The current macro and consumer environment fueled heavier promotional activity, especially heading into the holidays, which is a similar story that played out across most of the retail industry. It also provides another reason why we are accelerating the pace of our transformation.

With that, I'd like to turn the call back over to Brian.

Brian J. Dunn

Thanks, Jim. I'd like to address the elements of the transformation work we announced this morning, but I'd like to begin by providing a bit of context on the actions we've been taking over the last few years and how those fit into our larger strategy.

In the last 3 years, the industry experienced little innovation in many of the large traditional CE categories such as television, PCs and gaming. At the same time, consumers have enjoyed greater price transparency and ease of cross shopping. As a result, we knew we had to accelerate our cost reduction efforts, adjust our sales mix and significantly improve on the experience we were delivering for our customers, all of this in the most uncertain consumer and economic environment we've ever experienced.

Last year, to better navigate the "new normal" consumer environment, we took some important steps to begin transforming the company and focusing on strategies we felt offered the best opportunities to deliver improved returns. We significantly restructured our International business, closing our big box stores in Shanghai, Turkey and the U.K. when it became clear these investments would not deliver meaningful returns consistent with timely expectations. As Jim mentioned, in November, we acquired CPW's interest in the Best Buy Mobile profit-sharing agreement. These 2 sets of transactions alone are expected to deliver over $250 million in benefits to Best Buy in fiscal 2013. But as I said at the top of the call, despite these actions and despite closing out the year at the upper half of our most recent earnings forecast, I'm not satisfied with the pace or degree of change we've made up to this point.

This is why today we announced a series of actions intended to improve our operating performance and further develop the multichannel "shop anywhere, anytime, any way" experience we offer customers. To drive the transformation in fiscal year 2013 and beyond, we are focused on 4 strategic imperatives: one, multiyear cost reductions; two, U.S. store format improvements in the context of our multichannel strategy; three, growth initiatives; four, improved customer experience. Before I dive into these, I want to emphasize the fact that each of them lives in the service of a dramatically improved customer experience.

I'll begin with multiyear cost reductions. We are taking several actions designed to significantly lower our cost base. These moves are intended to help us be more efficient and nimble and, of course, to drive our initiatives to grow earnings over the long term. Our plan is to free up financial capacity to invest in areas that will provide the greatest returns and invest in significant enhancements to the customer experience. In total, we expect to take out $800 million in cost and expense through fiscal 2015, with $250 million of the savings expected to be realized in fiscal 2013.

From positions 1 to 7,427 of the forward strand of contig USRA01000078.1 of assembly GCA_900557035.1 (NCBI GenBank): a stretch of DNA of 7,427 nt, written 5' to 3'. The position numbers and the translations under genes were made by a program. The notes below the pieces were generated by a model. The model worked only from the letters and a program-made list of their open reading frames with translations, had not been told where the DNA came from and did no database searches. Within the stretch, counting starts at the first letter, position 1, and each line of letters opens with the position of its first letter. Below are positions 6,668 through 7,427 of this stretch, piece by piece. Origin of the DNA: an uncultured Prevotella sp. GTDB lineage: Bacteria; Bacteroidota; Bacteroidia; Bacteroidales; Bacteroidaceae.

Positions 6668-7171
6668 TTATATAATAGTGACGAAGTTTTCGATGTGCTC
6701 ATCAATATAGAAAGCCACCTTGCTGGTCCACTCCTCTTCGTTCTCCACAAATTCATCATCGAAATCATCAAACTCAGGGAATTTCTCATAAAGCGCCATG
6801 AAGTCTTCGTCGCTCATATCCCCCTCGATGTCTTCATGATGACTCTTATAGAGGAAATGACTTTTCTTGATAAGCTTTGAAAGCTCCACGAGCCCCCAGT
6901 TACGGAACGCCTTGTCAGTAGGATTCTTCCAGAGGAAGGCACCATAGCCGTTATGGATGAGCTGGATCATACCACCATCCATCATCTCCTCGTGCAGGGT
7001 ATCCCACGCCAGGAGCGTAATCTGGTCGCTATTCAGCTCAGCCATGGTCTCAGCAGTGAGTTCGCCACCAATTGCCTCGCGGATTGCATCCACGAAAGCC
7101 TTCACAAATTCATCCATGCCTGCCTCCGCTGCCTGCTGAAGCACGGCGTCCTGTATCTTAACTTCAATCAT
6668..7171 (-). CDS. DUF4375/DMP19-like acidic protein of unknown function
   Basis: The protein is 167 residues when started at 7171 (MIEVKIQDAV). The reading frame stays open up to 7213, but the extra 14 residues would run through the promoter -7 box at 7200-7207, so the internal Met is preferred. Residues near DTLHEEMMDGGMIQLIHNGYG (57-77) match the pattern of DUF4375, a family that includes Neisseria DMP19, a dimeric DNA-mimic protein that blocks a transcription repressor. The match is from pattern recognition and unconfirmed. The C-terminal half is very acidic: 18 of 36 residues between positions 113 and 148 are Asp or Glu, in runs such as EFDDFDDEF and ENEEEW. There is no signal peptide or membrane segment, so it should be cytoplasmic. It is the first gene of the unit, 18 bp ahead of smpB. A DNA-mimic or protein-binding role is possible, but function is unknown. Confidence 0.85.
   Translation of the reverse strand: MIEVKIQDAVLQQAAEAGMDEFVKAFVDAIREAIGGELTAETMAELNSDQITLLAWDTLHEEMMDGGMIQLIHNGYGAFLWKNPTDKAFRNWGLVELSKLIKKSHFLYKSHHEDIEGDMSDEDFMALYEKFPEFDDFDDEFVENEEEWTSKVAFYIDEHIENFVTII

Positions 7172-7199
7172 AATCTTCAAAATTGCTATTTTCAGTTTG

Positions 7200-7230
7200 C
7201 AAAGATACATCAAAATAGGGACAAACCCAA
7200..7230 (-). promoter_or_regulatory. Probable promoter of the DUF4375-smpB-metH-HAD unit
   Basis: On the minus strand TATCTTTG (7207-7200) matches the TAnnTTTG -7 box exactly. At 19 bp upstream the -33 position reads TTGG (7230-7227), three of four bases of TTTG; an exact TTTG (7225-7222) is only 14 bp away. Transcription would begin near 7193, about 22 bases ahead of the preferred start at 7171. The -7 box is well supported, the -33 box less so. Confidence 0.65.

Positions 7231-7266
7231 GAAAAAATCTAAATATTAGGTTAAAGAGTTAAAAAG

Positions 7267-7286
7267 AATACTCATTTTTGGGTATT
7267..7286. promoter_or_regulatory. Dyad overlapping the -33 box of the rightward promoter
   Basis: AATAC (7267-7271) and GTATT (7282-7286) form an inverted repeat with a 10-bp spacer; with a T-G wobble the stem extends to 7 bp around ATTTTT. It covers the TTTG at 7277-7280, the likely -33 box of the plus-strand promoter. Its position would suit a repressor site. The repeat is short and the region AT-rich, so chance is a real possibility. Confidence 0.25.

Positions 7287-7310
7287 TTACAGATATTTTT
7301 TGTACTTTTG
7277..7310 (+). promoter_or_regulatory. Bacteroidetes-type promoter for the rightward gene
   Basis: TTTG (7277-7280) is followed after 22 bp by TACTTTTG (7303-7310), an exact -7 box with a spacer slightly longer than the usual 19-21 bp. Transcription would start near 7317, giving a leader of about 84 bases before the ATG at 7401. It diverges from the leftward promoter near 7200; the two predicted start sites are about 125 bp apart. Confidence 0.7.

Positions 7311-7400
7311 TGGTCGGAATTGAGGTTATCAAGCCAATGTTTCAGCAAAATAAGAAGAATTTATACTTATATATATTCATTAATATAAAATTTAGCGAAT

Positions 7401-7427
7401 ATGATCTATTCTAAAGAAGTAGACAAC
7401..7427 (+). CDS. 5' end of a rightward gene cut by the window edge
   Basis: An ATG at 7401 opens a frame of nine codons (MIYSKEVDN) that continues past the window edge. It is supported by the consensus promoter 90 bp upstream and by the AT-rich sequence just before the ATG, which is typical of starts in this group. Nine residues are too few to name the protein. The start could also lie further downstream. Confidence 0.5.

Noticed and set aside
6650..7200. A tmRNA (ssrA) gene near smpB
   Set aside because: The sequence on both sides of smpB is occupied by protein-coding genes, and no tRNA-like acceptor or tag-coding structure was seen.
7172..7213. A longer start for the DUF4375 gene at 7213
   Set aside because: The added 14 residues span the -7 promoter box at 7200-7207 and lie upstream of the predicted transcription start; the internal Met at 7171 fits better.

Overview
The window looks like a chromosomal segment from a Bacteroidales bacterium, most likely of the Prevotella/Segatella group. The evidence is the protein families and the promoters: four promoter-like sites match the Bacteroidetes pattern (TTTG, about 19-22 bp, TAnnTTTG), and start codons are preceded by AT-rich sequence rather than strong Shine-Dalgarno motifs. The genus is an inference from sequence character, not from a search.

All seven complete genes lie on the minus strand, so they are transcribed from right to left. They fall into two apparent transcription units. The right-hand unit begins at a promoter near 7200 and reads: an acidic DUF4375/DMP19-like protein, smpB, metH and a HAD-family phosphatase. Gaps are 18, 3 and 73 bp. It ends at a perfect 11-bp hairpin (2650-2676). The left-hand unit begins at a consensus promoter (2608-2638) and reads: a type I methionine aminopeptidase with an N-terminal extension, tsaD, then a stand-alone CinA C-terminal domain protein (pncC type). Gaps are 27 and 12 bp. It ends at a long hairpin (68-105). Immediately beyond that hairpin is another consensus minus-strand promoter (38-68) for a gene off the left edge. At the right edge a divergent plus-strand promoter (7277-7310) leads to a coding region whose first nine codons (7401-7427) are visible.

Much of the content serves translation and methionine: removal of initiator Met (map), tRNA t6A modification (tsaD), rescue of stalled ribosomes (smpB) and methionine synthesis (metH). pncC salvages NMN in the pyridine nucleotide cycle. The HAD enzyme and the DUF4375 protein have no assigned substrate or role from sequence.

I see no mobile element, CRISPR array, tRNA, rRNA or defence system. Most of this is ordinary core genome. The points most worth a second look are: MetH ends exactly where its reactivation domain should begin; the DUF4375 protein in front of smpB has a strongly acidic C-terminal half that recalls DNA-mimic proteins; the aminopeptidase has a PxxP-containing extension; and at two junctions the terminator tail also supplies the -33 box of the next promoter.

These planned reductions primarily fall into 3 areas: retail stores, corporate and support structure, and cost of goods sold. More specifically, we expect to achieve these cost savings as follows. Under retail stores, the largest component is the closure of 50 U.S. Best Buy big box stores this fiscal year that didn't meet our investment criteria. Also included in this category is savings associated with the new store operating model. The cost savings in corporate and support structure will come from IT services, non-merchandise purchases, reduction of positions in our corporate and support areas, and a reduction in outside consultant services. Savings in cost of goods sold will be driven by reduction of product transition costs, lower product return and exchange expenses, and other various supply chain efficiencies. Savings from these cost reductions will be primarily targeted to fund enhancements to our customer experience and drive improved returns, and I'll provide more on the improved customer experience in a few minutes.

The second strategic imperative is U.S. store format improvements in the context of our multichannel strategy. As we continue to focus on making it easier for customers to shop with us anywhere, anytime and any way they want, we are evolving our retail store strategy. We're increasing our points of presence while decreasing overall square footage and increasing profit per square foot. The changes we're making to our store portfolio are not only intended to decrease costs, but they also increase our flexibility. This strategy complements our fast-growing online channel by making Best Buy more accessible across multiple channels.

I'm very excited about the first stage of this work. We intend to totally transform and completely reset 2 full markets to demonstrate how our combined big box and small box presence enables us to provide a better customer experience, accelerate profitable areas like connections and services, increase customer touch points and improve profitability and returns.